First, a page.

Global Experts on Climate Justice

Climate change is one of the most serious challenges mankind has ever faced and has serious implications for the realization of human rights,” according to the United Nations High Commissioner for Human Rights Navi Pillay.

David Estrin, Senior Fellow at the Center for Governance Innovation agrees. He has spent 40 years immersed in environmental law, and he currently focuses all of his efforts on achieving climate justice. Mr. Estrin recently spent an intense hour sharing his expertise and experience with Alpha Secondary School students as the fourth in a series highlighting the work of the United Nations (UN) in this 70th year of the international organization’s existence.


Mr. Estrin was joined by Dominique Souris, completing her final year of a Bachelor’s degree at the University of Waterloo, and the 5th negotiator at the recent Paris Climate Summit for the island nation Seychelles.

But how are climate change and human rights connected? The rights to life, food, water, health, housing, security and self-determination are threatened by climate change. Populations who are already in vulnerable situations due to factors such as poverty, gender, age, minority status, and disability are most at risk.

Researchers have found that a hotter, more unstable climate is linked to personal violence, political instability and institutional breakdowns (including the collapse of governing institutions and whole civilizations).


David Estrin is a lead contributor to cases brought before the courts that challenge governments to fulfill constitutional and rights obligations to their citizens. International law does not provide avenues for people to force governments to act to mitigate climate change impacts, but concerned groups can take action within individual nations.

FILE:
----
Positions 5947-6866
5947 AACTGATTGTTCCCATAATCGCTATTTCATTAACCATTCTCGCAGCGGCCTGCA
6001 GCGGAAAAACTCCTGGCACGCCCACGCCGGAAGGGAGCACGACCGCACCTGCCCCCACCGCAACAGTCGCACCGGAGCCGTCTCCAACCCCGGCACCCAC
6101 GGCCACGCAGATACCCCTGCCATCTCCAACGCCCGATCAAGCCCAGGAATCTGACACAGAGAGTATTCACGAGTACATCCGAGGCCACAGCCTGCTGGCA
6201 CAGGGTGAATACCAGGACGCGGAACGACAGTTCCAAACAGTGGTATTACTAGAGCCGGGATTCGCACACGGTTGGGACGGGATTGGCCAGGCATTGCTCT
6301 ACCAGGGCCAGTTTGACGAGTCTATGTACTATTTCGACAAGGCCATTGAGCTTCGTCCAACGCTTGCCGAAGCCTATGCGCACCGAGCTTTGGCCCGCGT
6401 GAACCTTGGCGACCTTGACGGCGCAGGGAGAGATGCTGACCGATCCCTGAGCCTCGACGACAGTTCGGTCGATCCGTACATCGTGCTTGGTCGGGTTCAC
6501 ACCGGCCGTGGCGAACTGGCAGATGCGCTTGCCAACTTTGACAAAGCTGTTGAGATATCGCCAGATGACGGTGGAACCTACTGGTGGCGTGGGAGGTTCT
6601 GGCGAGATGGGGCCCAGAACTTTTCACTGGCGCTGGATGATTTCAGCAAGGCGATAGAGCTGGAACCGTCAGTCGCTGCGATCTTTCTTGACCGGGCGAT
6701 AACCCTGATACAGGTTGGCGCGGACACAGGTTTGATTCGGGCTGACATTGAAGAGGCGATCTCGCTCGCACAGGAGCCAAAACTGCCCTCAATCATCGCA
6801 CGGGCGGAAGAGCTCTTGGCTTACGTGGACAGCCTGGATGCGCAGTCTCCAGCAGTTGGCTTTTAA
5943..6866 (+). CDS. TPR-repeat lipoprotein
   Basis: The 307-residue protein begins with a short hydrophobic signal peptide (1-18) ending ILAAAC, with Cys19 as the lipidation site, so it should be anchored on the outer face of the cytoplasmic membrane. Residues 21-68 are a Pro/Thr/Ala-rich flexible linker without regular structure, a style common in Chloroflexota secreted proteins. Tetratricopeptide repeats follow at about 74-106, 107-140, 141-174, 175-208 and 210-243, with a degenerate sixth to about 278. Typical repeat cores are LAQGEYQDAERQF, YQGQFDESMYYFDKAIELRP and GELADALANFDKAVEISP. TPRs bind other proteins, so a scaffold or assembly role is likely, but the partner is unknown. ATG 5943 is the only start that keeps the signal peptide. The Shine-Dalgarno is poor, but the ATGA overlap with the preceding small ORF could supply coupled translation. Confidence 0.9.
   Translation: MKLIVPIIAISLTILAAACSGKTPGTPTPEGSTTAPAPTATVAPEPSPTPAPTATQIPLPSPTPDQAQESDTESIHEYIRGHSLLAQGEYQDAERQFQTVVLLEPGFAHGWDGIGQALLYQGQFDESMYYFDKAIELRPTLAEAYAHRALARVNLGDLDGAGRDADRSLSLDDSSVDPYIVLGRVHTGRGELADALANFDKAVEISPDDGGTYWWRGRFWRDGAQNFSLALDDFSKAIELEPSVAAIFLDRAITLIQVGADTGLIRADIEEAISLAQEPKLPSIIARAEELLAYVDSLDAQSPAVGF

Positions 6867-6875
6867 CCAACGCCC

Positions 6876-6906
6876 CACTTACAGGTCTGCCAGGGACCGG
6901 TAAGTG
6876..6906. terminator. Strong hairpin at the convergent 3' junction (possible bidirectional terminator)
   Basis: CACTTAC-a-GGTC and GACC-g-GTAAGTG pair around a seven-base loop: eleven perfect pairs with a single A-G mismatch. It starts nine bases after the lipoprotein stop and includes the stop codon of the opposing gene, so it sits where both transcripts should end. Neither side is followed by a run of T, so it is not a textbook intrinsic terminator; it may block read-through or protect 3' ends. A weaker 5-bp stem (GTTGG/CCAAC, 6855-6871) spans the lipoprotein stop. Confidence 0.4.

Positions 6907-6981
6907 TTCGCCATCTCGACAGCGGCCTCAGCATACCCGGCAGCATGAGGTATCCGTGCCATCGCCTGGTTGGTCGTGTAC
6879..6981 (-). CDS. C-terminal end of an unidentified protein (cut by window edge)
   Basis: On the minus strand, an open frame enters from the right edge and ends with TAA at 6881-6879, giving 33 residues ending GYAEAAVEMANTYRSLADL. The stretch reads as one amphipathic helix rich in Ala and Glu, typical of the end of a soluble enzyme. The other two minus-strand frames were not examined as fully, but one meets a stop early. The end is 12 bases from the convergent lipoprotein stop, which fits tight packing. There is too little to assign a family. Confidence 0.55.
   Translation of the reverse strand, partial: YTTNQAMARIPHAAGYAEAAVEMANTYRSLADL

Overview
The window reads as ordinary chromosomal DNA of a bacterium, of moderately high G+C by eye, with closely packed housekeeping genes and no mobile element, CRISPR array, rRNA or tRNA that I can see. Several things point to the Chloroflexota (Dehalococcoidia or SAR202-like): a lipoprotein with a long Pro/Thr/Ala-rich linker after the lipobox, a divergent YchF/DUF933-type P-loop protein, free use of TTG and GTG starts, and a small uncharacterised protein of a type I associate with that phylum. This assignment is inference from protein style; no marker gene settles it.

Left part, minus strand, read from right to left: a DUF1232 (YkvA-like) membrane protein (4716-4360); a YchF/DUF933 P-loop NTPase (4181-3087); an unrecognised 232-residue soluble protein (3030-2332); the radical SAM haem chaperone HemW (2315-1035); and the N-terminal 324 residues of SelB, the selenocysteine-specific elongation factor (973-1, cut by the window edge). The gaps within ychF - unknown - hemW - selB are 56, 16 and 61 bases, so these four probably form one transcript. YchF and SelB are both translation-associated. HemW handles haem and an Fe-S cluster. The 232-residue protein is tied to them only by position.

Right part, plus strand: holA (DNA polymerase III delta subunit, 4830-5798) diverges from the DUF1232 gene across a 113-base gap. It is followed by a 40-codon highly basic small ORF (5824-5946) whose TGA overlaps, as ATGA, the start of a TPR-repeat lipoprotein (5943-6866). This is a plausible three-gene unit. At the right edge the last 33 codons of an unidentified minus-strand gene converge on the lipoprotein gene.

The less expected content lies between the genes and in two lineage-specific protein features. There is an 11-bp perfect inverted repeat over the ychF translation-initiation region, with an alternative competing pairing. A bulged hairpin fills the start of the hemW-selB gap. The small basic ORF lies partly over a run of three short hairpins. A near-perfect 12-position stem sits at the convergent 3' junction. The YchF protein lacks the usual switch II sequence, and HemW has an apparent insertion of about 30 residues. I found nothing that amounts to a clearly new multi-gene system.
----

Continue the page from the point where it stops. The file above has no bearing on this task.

Citizens’ groups in Holland and Pakistan have challenged their governments in court – and won. The constitutions of these countries state that citizens have the “right to life” and “security” but the governments of these countries did not protect these citizens from the negative impacts of climate change.

50 years ago, the notion that tobacco companies would have to post health warnings on its packaging did not exist. Today, it is inconceivable that the oil industry would not exist. Mr. Estrin and Ms. Souris remind us that attitudes and understanding can and do change. When will carbon-emitting industries be regulated out of operation? Will it take court action in all 193 nations of the world to disrupt the trajectory of climate change?

One action taken by the island nation of Kiribati is the purchase of land in Fiji to move 20,000 of its 100,000 citizens starting in 2020. These will be climate refugees, transitioning to this new location due to the rising ocean and the erosion of its shores.


Previous global experts included representatives of UN agencies of Department of Peacekeeping, the World Food Programme, and the High Commissioner for Refugees.